18 May Revisiting the Importance of PPE
Everyone knows they’re supposed to wear their personal protective equipment (PPE), but once they get “too comfortable” while working, it often gets pushed to the back of their mind. Let’s revisit the importance of PPE – the basic, but lifesaving, measure.
Employee Non-Compliance is Still a Major Issue
Most employers supply PPE, but many employees do not wear it. Several studies confirm non-compliance is a major issue, with percentages ranging from 85 to 98 percent.
What’s worse is employees often shun personal protective equipment more than once. Fortunately, your business can do many things to curb this alarming trend.
Why Don’t Employees Use PPE?
Employees cite many reasons for PPE noncompliance, but the most common are the equipment is too hot, does not fit properly, looks unattractive, or it was too far away from the work area.
What Can You Do To Ensure Compliance?
Your company can do many things to encourage PPE compliance beyond just throwing additional money at the problem. Changing your company’s mindset about PPE is often very helpful, too. Here are a few things to consider:
Provide Education & Training
Education and training provides supervisors, managers, and workers with the skills and knowledge they need to do their work safely and to avoid creating hazards. Education also shows when and what PPE a person needs, and how to wear, adjust, and remove equipment. It also spells out the limitations of the PPE and how to care, maintain, and identify when equipment needs to be replaced.
Training also shows people how to recognize, report and control hazards in the workplace, and it doesn’t necessarily need to occur in the classroom. On-the-job or peer-to-peer training is also very effective.
Monitor Compliance More Closely
Supervisors need to understand that PPE non-compliance is not an option. Include employee monitoring in their duties and their performance evaluations. Let them establish a system to check that employees are wearing the correct equipment for the task and hold them accountable for compliance.
Personal protective equipment evolves as it responds to industry needs. Consequently, today’s equipment offers improved comfort, flexibility, visibility, and design than past equipment.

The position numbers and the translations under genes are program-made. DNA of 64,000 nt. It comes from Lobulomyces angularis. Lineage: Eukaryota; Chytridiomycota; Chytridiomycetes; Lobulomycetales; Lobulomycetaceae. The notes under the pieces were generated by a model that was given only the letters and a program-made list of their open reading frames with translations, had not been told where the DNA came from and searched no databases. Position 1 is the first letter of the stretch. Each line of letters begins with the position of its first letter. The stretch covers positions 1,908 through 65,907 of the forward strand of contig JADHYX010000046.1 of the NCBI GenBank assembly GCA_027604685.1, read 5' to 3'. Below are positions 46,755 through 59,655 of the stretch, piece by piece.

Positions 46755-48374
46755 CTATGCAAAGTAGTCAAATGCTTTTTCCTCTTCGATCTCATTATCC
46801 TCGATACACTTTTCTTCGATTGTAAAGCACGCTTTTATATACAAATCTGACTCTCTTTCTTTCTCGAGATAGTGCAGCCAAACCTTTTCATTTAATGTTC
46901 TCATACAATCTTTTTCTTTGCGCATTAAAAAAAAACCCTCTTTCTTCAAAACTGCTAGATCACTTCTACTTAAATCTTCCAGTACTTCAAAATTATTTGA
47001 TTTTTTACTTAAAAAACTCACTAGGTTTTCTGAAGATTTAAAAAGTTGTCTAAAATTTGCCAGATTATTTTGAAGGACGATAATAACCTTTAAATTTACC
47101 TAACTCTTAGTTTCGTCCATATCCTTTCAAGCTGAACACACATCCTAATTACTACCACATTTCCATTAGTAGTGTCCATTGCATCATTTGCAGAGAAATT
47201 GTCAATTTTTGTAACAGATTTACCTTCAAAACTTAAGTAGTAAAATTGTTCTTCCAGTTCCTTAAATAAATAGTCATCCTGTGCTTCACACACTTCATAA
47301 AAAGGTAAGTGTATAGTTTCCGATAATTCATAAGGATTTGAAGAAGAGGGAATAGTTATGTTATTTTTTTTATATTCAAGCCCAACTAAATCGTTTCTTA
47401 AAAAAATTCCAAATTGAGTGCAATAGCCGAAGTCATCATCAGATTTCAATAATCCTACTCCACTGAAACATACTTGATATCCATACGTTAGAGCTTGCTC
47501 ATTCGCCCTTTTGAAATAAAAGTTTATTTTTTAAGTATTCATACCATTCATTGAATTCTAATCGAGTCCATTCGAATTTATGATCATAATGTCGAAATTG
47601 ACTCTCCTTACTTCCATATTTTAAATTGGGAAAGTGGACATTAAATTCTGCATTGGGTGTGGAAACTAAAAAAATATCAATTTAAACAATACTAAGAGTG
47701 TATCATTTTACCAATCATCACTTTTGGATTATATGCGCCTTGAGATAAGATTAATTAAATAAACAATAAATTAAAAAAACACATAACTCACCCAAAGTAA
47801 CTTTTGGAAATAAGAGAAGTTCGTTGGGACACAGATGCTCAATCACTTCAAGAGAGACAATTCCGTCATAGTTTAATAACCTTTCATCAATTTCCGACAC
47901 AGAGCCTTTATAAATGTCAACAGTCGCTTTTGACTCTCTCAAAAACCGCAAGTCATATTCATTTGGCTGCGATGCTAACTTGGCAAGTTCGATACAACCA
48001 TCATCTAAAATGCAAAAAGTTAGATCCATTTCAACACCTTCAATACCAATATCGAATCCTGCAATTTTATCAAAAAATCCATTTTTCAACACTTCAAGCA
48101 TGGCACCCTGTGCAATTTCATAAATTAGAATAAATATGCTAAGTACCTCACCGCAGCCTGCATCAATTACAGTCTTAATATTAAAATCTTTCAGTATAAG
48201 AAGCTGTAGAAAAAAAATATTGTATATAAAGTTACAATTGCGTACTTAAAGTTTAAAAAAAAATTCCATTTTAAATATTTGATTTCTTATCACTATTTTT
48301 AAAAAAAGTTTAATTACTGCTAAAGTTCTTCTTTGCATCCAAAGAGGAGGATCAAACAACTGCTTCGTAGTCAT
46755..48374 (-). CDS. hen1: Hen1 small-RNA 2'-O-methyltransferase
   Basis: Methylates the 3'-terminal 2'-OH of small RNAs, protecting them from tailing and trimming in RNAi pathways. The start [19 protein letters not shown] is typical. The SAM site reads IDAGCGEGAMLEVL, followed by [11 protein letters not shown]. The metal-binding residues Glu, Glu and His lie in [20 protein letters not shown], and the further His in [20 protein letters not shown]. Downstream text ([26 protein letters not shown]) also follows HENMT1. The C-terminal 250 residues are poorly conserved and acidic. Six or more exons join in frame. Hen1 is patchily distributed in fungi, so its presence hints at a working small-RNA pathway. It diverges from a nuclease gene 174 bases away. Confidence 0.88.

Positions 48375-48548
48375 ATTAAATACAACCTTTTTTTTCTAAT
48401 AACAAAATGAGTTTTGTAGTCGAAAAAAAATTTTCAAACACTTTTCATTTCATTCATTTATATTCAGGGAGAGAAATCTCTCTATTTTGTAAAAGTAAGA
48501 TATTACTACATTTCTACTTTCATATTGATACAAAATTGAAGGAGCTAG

Equipment that fits well and has a smart design makes it more likely your employees will wear it, plus comfortable gear allows them to work with ease for increased productivity. For instance, PPE glasses now have comfortable foam seals that fit the face well and block out airborne particles. Some even have anti-fog technology to make them more usable in hot, humid environments.
Check your safety log for trends and poll your employees. Communication and consultations with safety experts could offer simple solutions. Sometimes reasonable adjustments are all that’s needed.
The cost of new PPE is far less than a workers’ compensation claim and higher insurance premiums. Statistics show eye and ear injuries are very common, and not wearing hearing and eye protection, or wearing the wrong equipment, often leads to these injuries. Hearing loss from occupational noise is preventable with proper equipment.
Update PPE for prominent problems first, and then buy the best equipment to maximize safety as old items reach the end of their useful life.
Include Compliance in Employee Reviews
Telling an employee they must wear personal protective equipment is not sufficient in many cases. Employees need to understand that there will be consequences for non-compliance.
Develop an Incentive Program
Since non-compliance is such a pervasive issue, many employers now use novel approaches and offer incentives. While employees should comply, they may not unless they feel they have additional reasons to do so.
Long-term team incentives or incentive programs based on employee input appear to work best. For instance, companies such as Frito Lay, Marriott, and Exxon use a jackpot safety system with scratch cards. When an employee collects sufficient points, they can redeem them for prizes.
Of course, a good safety program comes before incentives. Some companies merge incentives into their safety program for increased effectiveness. For instance, International Paper uses completion of workplace safety observations of co-workers as an incentive to increase employee profit shares. Other employers offer incentives for ideas to improve the workplace and prevent accidents or injuries.
Using the correct PPE properly helps workers avoid injuries and illness in the workplace. Doing what you can to ensure compliance increases workplace safety, and reduces claims and your insurance costs. It’s always worth the effort.